Well, that was a bit nervous-making:
NASA’s New Horizons mission is returning to normal science operations after a July 4 anomaly and remains on track for its July 14 flyby of Pluto.
The investigation into the anomaly that caused New Horizons to enter “safe mode” on July 4 has concluded that no hardware or software fault occurred on the spacecraft. The underlying cause of the incident was a hard-to-detect timing flaw in the spacecraft command sequence that occurred during an operation to prepare for the close flyby. No similar operations are planned for the remainder of the Pluto encounter.
I was bit worried when I heard New Horizons had gone into safe mode, but not terribly. Spacecraft almost always have a “safe mode” they can go into in case of an unexpected error. It’s basically a standby that keeps all the instruments and hardware from potentially being damaged while the ground teams figure out what has happened. In this case, it seems like the software didn’t quite time right (which happens; spacecrafts is complicated). So we’re back in business.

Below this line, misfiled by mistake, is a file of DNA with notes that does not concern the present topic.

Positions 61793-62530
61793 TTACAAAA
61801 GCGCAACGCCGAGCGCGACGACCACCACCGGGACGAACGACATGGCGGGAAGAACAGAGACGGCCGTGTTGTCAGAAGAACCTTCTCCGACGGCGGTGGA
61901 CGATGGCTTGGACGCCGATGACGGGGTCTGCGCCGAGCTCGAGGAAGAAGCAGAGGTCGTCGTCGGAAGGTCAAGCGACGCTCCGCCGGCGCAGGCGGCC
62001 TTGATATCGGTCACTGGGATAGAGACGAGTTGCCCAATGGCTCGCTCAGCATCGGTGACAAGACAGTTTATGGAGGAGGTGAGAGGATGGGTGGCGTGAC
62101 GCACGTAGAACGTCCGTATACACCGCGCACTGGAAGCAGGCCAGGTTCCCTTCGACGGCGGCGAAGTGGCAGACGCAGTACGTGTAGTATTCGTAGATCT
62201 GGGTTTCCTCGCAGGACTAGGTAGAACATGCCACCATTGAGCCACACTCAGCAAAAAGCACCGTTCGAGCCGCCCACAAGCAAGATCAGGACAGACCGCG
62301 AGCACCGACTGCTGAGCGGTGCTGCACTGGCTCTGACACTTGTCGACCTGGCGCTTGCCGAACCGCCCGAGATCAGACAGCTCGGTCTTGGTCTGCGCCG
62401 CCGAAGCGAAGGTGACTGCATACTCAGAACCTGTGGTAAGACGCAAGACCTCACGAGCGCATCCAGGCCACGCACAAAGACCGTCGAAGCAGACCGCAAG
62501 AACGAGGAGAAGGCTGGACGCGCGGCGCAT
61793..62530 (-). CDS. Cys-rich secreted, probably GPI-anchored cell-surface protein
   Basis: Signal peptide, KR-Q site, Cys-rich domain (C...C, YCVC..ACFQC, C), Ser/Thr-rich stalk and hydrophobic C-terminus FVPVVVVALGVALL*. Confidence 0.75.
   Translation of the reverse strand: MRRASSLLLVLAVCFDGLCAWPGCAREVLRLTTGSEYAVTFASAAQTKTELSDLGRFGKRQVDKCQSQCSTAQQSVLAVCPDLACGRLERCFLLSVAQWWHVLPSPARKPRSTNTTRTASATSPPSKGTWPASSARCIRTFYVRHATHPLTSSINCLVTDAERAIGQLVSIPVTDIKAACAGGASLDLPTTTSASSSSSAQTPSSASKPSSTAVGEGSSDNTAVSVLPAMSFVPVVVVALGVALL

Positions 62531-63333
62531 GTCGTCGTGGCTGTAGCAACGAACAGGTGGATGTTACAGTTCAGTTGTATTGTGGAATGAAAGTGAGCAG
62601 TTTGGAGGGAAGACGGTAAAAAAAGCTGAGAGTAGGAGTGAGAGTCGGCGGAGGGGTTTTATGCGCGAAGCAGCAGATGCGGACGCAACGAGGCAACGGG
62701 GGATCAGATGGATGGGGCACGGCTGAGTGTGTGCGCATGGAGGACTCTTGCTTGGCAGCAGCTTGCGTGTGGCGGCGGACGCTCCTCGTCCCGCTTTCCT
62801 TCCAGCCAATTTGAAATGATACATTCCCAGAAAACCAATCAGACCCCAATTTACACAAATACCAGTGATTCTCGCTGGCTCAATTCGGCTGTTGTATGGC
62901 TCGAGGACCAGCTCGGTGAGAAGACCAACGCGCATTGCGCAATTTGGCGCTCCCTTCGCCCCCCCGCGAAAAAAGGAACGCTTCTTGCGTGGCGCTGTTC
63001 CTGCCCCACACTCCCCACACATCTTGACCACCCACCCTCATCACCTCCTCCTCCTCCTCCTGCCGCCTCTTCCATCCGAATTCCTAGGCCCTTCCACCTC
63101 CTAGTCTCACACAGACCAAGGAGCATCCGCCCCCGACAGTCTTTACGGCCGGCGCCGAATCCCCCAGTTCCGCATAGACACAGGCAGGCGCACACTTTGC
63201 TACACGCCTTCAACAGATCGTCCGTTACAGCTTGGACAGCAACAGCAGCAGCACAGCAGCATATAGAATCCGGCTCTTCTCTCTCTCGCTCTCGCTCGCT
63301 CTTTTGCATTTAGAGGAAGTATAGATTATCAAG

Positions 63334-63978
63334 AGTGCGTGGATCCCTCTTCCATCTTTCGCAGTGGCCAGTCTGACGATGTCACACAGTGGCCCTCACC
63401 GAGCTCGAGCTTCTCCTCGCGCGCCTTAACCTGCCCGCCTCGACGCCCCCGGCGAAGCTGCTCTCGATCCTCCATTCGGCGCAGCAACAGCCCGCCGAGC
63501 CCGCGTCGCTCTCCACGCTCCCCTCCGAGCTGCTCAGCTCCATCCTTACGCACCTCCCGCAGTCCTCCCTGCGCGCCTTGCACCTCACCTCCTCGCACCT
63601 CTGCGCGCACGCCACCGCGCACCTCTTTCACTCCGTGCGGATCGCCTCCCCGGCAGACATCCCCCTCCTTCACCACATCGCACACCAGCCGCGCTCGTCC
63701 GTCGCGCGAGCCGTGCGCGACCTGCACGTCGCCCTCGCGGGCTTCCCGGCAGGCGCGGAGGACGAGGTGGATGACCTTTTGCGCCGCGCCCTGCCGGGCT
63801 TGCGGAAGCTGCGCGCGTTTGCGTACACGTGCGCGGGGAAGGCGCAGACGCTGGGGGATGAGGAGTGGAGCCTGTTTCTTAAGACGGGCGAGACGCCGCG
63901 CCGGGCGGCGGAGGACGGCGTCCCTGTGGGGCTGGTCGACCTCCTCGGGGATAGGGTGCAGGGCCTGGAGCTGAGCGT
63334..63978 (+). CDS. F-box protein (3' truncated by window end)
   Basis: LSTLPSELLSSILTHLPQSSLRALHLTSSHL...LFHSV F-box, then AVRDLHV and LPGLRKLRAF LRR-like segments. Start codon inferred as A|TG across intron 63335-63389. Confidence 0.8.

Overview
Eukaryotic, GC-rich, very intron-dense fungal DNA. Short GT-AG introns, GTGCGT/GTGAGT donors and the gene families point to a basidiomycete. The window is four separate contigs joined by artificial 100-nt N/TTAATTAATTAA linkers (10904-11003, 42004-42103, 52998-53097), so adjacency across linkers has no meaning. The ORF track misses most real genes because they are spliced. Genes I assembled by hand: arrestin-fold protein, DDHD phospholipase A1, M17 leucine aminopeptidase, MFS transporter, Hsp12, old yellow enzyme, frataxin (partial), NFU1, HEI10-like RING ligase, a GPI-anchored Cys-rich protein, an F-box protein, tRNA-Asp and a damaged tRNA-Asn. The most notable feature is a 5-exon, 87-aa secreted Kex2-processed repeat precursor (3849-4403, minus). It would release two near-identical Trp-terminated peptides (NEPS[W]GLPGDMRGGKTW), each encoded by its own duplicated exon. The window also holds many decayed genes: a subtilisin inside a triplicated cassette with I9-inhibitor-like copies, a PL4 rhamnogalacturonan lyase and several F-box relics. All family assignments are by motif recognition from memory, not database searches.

Safe modes are a bit nerve-wracking. But they’re not as nerve-wracking as silence. Thankfully, we appear to be back on track for a great flyby.